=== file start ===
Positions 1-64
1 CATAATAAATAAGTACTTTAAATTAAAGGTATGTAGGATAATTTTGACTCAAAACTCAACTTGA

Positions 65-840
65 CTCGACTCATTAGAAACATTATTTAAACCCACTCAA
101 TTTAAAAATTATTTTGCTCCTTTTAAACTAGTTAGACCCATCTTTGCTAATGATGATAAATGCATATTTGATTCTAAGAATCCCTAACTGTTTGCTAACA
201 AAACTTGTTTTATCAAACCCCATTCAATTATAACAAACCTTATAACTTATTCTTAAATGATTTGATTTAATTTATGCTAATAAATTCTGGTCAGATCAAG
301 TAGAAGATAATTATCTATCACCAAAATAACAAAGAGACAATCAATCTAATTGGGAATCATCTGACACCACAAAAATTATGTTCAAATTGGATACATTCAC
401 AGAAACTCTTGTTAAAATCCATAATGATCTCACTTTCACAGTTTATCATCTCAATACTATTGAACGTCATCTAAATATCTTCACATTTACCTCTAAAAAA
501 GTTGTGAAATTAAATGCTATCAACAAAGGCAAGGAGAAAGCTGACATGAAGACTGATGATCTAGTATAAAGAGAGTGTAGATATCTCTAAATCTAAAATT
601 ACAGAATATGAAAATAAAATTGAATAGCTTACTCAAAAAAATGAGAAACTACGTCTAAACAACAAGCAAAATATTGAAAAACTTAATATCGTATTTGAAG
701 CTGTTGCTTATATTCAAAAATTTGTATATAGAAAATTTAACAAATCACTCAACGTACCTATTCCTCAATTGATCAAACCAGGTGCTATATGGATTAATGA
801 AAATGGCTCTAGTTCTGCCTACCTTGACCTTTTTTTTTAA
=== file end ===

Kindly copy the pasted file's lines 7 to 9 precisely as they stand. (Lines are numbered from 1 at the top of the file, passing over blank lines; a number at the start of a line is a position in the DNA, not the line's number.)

301 TAGAAGATAATTATCTATCACCAAAATAACAAAGAGACAATCAATCTAATTGGGAATCATCTGACACCACAAAAATTATGTTCAAATTGGATACATTCAC
401 AGAAACTCTTGTTAAAATCCATAATGATCTCACTTTCACAGTTTATCATCTCAATACTATTGAACGTCATCTAAATATCTTCACATTTACCTCTAAAAAA
501 GTTGTGAAATTAAATGCTATCAACAAAGGCAAGGAGAAAGCTGACATGAAGACTGATGATCTAGTATAAAGAGAGTGTAGATATCTCTAAATCTAAAATT